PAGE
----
Scott: Or four years or five years.
Pat: But if you refinance, now suddenly you're $150,000 mortgage goes to $200,000, but the interest rate you're paying is so much greater that... It doesn't make any sense. In fact, you should not talk to the institution that recommended this to you.
Carla: And that's my current mortgage company.
Pat: Then just tell them no. Tell them no.
Scott: I mean, if you had $150,000 first mortgage and $300,000 in some other debt at a high rate, and then, like, okay, maybe.
Pat: Then, maybe.
Scott: But your mortgage is substantially greater than your other debt.
Carla: Right. Correct, yeah.
Scott: It's 75% of your debt is your mortgage, and I'd hate to see you, like, throw away that great interest rate you've got in that first.
Pat: So, Dave Ramsey does a great job helping people get out of debt and to build a good financial foundation, yeah.
Scott: And, look, it's not easy. Look, Pat, I know you've seen it as well. People that have lived in the same house for 25 years, they come visit you trying to figure out how to retire, and they owe a substantial amount on their house, and you're thinking, "What happened?" It's because, well, they refinanced, and they refinanced, and they refinanced. So, yeah.
Pat: Well, we wish you well.
Scott: Yeah. We do wish well. And Carla, I know there's a way out. I would agree with Pat there. We're gonna take a quick break. We'll be right back.
Male Speaker: Can't get enough of Allworth's "Money Matters?" Visit allworthfinancial.com/radio to listen to the "Money Matters" podcast.
Scott: Welcome back to Allworth's "Money Matters." Scott Hanson.
Pat: And Pat McClain.
Scott: You know what's strange this year? Is how strong the dollar's been compared to some other currencies. Some other? All other currencies. The pound has gotten hammered.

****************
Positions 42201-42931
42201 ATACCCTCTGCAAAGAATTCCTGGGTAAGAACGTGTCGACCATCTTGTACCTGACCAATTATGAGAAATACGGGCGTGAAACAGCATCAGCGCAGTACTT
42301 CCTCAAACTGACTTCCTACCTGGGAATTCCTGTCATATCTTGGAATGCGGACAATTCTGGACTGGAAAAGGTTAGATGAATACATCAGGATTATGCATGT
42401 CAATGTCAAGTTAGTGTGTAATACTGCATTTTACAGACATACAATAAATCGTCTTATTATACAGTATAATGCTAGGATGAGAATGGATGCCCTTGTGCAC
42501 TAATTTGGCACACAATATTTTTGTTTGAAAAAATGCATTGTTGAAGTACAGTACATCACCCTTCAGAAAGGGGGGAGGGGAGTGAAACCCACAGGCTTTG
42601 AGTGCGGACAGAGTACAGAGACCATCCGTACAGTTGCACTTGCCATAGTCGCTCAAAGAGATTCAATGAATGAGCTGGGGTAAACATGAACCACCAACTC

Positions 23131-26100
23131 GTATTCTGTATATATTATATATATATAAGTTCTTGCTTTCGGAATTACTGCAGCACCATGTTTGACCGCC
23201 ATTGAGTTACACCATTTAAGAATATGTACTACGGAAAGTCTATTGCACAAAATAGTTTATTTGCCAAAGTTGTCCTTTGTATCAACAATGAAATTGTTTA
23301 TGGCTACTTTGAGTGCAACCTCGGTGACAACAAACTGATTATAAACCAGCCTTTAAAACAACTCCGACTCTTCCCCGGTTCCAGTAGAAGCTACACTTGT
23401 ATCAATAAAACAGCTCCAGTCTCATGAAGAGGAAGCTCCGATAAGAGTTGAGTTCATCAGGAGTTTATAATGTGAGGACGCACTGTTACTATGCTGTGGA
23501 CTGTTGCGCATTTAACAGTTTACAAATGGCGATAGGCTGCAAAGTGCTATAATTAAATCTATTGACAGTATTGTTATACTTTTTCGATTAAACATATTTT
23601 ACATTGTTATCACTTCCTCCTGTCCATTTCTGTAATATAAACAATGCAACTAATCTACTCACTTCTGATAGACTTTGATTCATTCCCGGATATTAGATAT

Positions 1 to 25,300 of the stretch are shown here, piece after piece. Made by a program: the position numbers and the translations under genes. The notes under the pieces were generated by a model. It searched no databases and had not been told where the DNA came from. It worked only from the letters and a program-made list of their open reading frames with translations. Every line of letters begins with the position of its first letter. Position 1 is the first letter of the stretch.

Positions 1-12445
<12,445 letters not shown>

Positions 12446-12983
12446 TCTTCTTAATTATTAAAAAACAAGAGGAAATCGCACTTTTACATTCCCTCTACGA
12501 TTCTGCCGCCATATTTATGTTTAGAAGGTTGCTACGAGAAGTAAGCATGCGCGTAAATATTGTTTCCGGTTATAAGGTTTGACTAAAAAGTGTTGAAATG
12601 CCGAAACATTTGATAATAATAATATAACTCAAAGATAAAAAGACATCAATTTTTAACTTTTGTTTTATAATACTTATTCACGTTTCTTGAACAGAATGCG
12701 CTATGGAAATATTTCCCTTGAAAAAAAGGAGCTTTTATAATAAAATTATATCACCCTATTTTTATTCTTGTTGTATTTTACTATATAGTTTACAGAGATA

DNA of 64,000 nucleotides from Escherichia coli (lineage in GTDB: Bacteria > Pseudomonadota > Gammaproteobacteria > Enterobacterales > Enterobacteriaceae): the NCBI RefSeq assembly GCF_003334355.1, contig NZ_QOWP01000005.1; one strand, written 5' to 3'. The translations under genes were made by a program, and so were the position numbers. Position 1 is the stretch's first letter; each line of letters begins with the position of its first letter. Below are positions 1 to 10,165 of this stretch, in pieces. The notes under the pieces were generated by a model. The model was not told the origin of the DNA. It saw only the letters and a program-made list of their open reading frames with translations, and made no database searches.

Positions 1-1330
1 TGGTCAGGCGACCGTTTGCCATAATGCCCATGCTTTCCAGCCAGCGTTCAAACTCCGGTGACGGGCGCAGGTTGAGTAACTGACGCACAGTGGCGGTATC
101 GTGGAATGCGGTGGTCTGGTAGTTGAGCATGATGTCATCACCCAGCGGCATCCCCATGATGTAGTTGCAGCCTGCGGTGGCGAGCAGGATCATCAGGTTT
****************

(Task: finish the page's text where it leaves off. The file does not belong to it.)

Pat: Well, there's a lot of extenuating circumstances around that.
Scott: The euro is at par.
Pat: Yes, that's true.
Scott: Wasn't that many years ago the euro was a buck 50. Now it's a buck. Yuan is depreciated, the yen depreciated. The dollar has just been...
Pat: It's the bellwether, and it has been for years and years, but never this strong against that basket of currencies. I shouldn't say never. Not for a long, long time.
Scott: But I didn't see anyone predicting this, did you?
Pat: No, but it does make profits for companies that... You know, if you look at the major, not only technology corporations in the United States, but multinationals, what percentage of their revenues actually come from overseas, and then they're converting from that currency to this currency without hedges, it most certainly will...
Scott: Well, even if you hedge, it's a temporary... And there's a cost-associate. Long-term that's not a great...
Pat: Yeah. But it most certainly will have an effect on profitability of some U.S. corporations over the foreseeable future.
Scott: Yeah. Hey, before we go back to this call here, Pat and I are setting aside two hours to be in the studio to take your question regarding your financial life. Something that's going in your... Someone's recommending something, you want another opinion. You wanna just to check up, wonder if you can afford to retire, is your 401(k) allocated correctly? Whatever the case may be, we'll be in the studio two hours, Monday, October 24th from 10:30 a.m. to 12:30 p.m. Pacific. Again, Monday, October 24th, 10:30 a.m. to 12:30 Pacific. That's 1:30 p.m. to 4:30 p.m. Eastern Time, and would love to take your calls during that time.
So if you wanna join us, you can schedule a time by sending an email to email@example.com. Again, firstname.lastname@example.org, or our phone number, which you could either schedule a time or just call during those two hours. Wanna just put on your calendar with the phone number, you can just call during those two hours and we will take your...and we'll hang out late if we need to. 916-473-5459 is the number. Again, 916-473-5459.
Pat: On occasion, we ask people to get in touch with us, or we get in touch with them, of questions that we have answered in the past and follow-up and see whether our advice worked or didn't work. And we call this the house calls part of Allworth's "Money Matters." And today we're gonna visit with someone we talked back in July.
Scott: Yeah, that was last July. We spoke to one of our podcast listeners named Laura. She's not an Allworth client, but she says she listens to us practically every day.
Pat: I don't know how you could, it only ran once a week, but...
Scott: Although I remember at a conference years ago, this woman came up and said how, this is before podcast, she'd recorded every program and would listen to it twice. She was a little odd, I ran away from her. Anyway, at the time the 62-year-old was going to be separated from her job, and needed advice on how her severance should be incorporated in her overall financial picture. So, here's a clip from that call last July.